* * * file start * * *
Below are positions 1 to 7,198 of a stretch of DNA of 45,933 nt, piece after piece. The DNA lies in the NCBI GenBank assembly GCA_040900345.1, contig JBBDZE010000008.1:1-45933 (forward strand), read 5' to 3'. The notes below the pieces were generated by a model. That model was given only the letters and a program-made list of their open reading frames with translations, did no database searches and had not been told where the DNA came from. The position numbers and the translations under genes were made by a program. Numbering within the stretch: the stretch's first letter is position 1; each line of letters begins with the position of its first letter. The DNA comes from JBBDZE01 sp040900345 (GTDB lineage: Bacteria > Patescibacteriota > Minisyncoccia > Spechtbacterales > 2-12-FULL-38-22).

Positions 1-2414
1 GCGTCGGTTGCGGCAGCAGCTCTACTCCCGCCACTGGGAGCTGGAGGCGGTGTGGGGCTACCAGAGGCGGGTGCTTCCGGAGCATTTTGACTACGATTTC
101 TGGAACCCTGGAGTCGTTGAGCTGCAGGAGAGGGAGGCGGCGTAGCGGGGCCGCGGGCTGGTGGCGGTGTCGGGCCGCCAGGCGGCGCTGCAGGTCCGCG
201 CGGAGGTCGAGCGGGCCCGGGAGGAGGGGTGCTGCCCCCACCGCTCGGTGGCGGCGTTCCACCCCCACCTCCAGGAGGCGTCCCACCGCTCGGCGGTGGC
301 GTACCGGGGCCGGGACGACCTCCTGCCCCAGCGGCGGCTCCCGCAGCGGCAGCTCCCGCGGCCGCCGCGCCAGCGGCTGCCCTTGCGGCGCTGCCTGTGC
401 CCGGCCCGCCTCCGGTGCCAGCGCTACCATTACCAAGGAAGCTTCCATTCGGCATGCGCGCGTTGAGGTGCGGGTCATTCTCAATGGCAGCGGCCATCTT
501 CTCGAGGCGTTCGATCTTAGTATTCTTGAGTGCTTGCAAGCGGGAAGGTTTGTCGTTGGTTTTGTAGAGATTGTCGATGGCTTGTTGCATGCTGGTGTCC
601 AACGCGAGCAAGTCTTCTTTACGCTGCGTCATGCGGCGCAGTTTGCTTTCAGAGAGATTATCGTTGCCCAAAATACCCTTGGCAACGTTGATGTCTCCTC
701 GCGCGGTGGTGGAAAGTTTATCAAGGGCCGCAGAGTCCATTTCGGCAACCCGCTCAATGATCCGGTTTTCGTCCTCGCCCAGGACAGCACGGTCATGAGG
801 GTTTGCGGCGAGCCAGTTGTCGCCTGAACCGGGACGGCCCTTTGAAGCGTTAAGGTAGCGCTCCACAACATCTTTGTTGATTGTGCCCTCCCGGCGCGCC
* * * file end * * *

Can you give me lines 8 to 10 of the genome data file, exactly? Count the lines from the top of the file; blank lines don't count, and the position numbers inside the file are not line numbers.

501 CTCGAGGCGTTCGATCTTAGTATTCTTGAGTGCTTGCAAGCGGGAAGGTTTGTCGTTGGTTTTGTAGAGATTGTCGATGGCTTGTTGCATGCTGGTGTCC
601 AACGCGAGCAAGTCTTCTTTACGCTGCGTCATGCGGCGCAGTTTGCTTTCAGAGAGATTATCGTTGCCCAAAATACCCTTGGCAACGTTGATGTCTCCTC
701 GCGCGGTGGTGGAAAGTTTATCAAGGGCCGCAGAGTCCATTTCGGCAACCCGCTCAATGATCCGGTTTTCGTCCTCGCCCAGGACAGCACGGTCATGAGG